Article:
The split filamentary webs may be produced as described in U.S. Pat. No. 4,085,175 resulting in filament orientation at desired angles to the machine direction. Similarly, fibrillated foams may be produced from orientable crystalline polymers as described in U.S. Pat. No. 4,085,175. These include synthetic, organic polymers usually having a high molecular and long chain molecular structure such as polyolefins, including polyethylene and polypropylene, polyamides, polyesters, polyurethanes, polyacrylics, polyvinyl chloride, polyvinyl acetate, and including copolymers of such compounds and mixed polymers of such compounds. It is important, however, that the components of the meltblown and split filamentary web layers be compatible and capable of bonding by heat and pressure. Preferably, both layers are composed of the same or substantially similar materials.
Fibrillated film webs may be also produced by forming a film of such polymers and subjecting it to a high degree of uniaxial orientation. Splitting forces such as brushing, ultrasonics or any repetitive force applied to the highly oriented film in one direction cause it to fabrillate or disrupt into many small fibers mutually interconnected throughout the layer. The forces must not be so extreme as to disintegrate the film into a mass of fibers but sufficient to spread the film into fibers leaving the fibers interconnected so that an integral sheet is produced with the fibers substantially aligned in a direction opposite to the applied splitting forces.
As stated above, the meltblown web will have a basis weight in the range of from about 0.5 oz/yd2 to 6.0 oz/yd2 and preferably, in the range of from about 1.0 oz/yd2 to 4.0 oz/yd2. The split filamentary web will have a basis weight in the range of from about 0.1 oz/yd2 to 0.6 oz/2 and preferably 0.15 oz/yd2 to 0.4 oz/yd2 and is made up of individual filaments having an average diameter at least twice and, preferably at least three times that of the microfibers up to a maximum average diameter of about 40 microns.
Combining of the split fiber web and meltblown web components is attained preferably by patterned application of heat and pressure. The particular bonding conditions will be dependent upon the specific materials, but, in general, it is preferred to use a bond pattern employing about 20 to 250 pins per inch2 for a coverage of about 5 to 25% of the surface area. The bonding temperature is preferably in the range of from about 180° F. to 245° F. with a pressure preferably in the range of from about 10 PSIG to 30 PSIG. Reference may be had to U.S. Design Pat. No. 239,566 and U.S. Pat. No. 3,855,046 for further illustrations of bonding patterns and conditions.
Preferred ionic and nonionic surfactants include dioctylester of sodium sulfosuccinic (Aerosol OT) which are preferably applied by spraying a solution of 0.3 to 2.0% by weight in water onto the bonded composite to produce a pick up in the range of from about 0.1 to 1.0% by weight, more preferably 0.2 to 0.75% by weight.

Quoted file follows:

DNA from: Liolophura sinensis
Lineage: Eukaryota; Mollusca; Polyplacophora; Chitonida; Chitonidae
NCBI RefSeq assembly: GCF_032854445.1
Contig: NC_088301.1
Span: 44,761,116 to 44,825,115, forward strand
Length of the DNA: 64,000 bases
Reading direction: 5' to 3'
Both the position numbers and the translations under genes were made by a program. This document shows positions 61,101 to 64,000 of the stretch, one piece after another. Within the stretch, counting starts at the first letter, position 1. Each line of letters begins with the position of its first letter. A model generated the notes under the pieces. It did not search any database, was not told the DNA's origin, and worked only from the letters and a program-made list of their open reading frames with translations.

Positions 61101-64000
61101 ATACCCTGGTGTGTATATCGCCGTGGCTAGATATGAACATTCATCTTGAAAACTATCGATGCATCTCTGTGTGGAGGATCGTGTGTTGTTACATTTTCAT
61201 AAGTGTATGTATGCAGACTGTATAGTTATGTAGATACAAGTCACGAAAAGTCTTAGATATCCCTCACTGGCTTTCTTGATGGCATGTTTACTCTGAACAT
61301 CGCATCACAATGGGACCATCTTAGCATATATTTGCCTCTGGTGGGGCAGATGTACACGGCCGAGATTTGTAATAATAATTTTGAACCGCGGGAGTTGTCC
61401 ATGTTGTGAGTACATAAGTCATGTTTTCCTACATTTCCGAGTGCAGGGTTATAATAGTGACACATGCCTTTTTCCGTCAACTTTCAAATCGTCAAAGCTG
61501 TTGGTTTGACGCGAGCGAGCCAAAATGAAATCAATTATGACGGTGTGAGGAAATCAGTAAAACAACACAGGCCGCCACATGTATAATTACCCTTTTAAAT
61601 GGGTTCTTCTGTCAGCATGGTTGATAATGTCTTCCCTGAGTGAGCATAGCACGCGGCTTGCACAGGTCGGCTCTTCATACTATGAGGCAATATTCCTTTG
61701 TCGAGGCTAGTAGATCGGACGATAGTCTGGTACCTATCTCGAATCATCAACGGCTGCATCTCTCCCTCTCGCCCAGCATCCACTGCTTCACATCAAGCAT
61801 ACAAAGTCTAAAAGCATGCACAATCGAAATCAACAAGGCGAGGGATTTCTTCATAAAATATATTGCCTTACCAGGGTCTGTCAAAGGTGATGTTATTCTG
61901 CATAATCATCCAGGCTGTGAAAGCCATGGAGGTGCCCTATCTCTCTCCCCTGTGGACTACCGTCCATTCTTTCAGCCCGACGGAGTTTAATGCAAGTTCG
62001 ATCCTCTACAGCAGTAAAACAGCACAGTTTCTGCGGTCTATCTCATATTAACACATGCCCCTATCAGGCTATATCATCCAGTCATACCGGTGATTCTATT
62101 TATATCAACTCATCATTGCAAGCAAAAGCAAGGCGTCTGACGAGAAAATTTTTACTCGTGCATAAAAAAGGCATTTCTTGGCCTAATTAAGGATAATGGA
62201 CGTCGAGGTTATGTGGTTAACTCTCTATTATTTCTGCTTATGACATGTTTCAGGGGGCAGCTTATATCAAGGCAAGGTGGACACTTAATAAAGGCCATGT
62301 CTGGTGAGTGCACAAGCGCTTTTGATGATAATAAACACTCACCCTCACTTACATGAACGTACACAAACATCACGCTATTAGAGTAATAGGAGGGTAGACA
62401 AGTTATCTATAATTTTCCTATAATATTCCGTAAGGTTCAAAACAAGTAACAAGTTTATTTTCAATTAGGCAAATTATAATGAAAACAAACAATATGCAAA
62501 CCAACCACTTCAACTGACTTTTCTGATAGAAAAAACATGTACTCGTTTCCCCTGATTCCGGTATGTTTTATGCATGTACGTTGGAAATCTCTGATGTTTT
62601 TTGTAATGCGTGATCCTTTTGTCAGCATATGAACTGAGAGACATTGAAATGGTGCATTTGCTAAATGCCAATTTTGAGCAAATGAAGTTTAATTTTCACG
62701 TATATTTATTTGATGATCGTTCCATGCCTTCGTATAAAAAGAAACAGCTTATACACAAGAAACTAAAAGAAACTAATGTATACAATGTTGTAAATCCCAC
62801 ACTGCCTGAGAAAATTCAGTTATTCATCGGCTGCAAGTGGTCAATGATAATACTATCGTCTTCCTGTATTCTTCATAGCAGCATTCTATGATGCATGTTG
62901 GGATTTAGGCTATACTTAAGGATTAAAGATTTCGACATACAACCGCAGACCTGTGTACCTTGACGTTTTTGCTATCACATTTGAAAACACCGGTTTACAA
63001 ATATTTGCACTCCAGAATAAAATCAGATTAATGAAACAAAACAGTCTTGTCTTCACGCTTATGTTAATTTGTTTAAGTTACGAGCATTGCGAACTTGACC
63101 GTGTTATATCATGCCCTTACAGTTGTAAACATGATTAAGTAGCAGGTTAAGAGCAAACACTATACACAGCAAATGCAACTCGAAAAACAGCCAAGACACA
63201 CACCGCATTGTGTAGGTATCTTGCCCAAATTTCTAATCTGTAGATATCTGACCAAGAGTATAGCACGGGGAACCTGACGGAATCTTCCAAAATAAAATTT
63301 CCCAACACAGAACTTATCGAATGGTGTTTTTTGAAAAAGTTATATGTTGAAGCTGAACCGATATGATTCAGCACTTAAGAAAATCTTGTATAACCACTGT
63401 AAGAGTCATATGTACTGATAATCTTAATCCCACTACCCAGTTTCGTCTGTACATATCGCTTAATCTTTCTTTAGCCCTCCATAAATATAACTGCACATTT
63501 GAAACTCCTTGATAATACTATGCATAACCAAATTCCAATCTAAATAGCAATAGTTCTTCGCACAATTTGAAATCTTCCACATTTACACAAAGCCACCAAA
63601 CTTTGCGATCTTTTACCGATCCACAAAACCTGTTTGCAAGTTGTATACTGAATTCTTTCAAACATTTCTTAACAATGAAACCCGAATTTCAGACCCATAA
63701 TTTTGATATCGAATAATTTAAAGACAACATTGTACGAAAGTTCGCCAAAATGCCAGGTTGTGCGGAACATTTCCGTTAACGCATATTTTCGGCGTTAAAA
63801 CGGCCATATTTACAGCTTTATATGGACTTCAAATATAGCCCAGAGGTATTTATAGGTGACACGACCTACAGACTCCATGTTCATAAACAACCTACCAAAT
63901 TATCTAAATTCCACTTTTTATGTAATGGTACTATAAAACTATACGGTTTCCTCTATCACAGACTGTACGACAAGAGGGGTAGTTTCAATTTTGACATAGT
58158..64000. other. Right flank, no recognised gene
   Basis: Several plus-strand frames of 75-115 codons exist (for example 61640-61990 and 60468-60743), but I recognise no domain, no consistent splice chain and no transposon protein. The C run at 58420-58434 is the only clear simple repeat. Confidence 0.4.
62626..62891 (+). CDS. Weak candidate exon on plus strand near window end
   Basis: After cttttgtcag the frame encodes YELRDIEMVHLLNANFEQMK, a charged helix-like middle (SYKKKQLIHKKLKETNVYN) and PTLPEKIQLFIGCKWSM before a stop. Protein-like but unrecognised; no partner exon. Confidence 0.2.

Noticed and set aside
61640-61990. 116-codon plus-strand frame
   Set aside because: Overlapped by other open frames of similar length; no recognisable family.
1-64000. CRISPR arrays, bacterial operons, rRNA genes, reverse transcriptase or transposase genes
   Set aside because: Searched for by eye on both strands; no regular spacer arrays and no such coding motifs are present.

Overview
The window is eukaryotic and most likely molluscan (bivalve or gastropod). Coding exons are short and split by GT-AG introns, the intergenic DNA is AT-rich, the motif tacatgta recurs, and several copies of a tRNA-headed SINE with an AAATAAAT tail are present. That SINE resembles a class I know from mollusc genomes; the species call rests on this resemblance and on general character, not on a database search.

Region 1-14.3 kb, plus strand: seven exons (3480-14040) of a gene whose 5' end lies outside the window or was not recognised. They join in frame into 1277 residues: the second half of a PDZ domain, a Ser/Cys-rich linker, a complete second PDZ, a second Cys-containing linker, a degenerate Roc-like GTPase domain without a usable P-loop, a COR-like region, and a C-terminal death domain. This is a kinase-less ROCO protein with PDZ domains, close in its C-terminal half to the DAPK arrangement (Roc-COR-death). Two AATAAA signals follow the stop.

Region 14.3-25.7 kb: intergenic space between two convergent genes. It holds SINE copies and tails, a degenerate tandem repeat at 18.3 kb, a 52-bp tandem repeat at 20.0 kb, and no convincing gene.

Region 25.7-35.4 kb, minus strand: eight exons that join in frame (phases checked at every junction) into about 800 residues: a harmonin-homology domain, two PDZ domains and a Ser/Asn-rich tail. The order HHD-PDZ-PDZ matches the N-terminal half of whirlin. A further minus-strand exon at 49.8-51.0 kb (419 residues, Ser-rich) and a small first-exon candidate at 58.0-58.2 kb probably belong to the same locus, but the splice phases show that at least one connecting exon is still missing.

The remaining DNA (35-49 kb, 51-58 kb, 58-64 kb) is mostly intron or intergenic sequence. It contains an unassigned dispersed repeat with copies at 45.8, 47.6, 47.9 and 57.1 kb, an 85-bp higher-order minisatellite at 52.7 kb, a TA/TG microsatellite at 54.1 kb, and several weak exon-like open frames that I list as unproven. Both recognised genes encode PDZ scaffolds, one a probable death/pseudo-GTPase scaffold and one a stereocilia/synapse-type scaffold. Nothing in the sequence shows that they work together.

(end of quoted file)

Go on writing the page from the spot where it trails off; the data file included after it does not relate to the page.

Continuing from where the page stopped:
Turning to FIG. 1, a process for forming the wiper material of the invention will be briefly described. Other forming and combining operations that may be utilized will be apparent to those skilled in the art, and it is not intended to limit the invention to the operations specifically set forth.
As shown, melt blowing dies 10, of which there may be one or more, deposit microfibers 12 onto moving wire 14 supported by rolls 16, one or more of which may be driven. A loose batt 18 is formed to which is added wetting agent 20 by spray nozzle 22. Split filamentary web 24 is combined with batt 18 and 26. If a layer of web is desired on both sides of batt 18, a second web 28 may be combined also at 26. The combination is preferably bonded by heat and pressure at patterned calendar nip 30 and wound into parent roll 32 which may be slit into individual wipers as illustrated in FIGS. 2 and 3. Turning to FIG. 2, two-ply wiper 34 is illustrated including microfiber layer 38 and split filamentary layer 36 with pattern bond areas 40. FIG. 3 is a similar view of a three-ply wiper 42 including an additional split filamentary layer 44.
The invention will now be described in terms of specific examples illustrating various embodiments.
A meltblown microfiber web having a basis weight of 2.0 g/yd2 was formed in accordance with the process described in U.S. Pat. No. 3,978,185 to Buntin et al as follows: polypropylene resin having a melt index of 14 g/10 min., measured at 190° C. and identified as Hercules PC973 was used. Production was at a rate of 2.5 pounds per hour and collected at a distance of 14 inches on a forming screen. The meltblown filaments were integrated into a web as formed in the manner generally illustrated in FIG. 1. A split fiber foam web formed from polypropylene resin was obtained from PNC Corporation and believed to have been made in accordance with U.S Pat. No. 4,085,175. It was identified as "M.T.C. Polypropylene Web" and had a basis weight of 0.2 oz/yd2 with an average fiber diameter of about 9.5 microns.
The meltblown web and split fiber web were combined by superposing the two layers and passing them through a patterned nip having 153 points per inch2 and a coverage of 10.2% at a temperature of 2.0° F. and a pressure of 30 PSIG. To the interbonded composite was added by spray application a dioctylester of sodium sulfosuccinic acid (Aerosol OT) surfactant at a coverage of about 0.35% by weight. The resulting product was a very effective wiper exhibiting high absorbency for both oily and aqueous liquids and a tendency to wipe clean without streaking.
Example 1 was repeated except that the split fiber web was applied to both surfaces of the microfiber web prior to bonding so that the composite material had a total basis weight of 2.6 g/yd2. This material also demonstrated very excellent wiping properties.
The products of Examples 1 and 2 were tested for a tendency to pick up metal chips in accordance with the following procedure: a sample was cut to 4.5 inches by 6.0 inches, weighed and attached by adhesive tape to a 4.5 inch by 5.0 inch 200 gram Lucite block. The block, including sample, was placed sample side down in a 6 inch by 12 inch by 2 inch box containing about 500 grams of metal chips and moved by hand through the chips in a back and forth motion exerting slight hand pressure over the weight of the block for about 10 seconds. The sample was reweighed and attached to a hanger in a test box. A pendulum, formed by suspending a board about 10 inches from a hinge and attaching a paddle at right angles in position to contact the sample, was lifted to a horizontal position and released to strike the sample once. The sample was reweighed, and the new weight subtracted from the previous weight of sample plus chips. The total pick-up is the second weight less the first, and retention is the second weight less the third.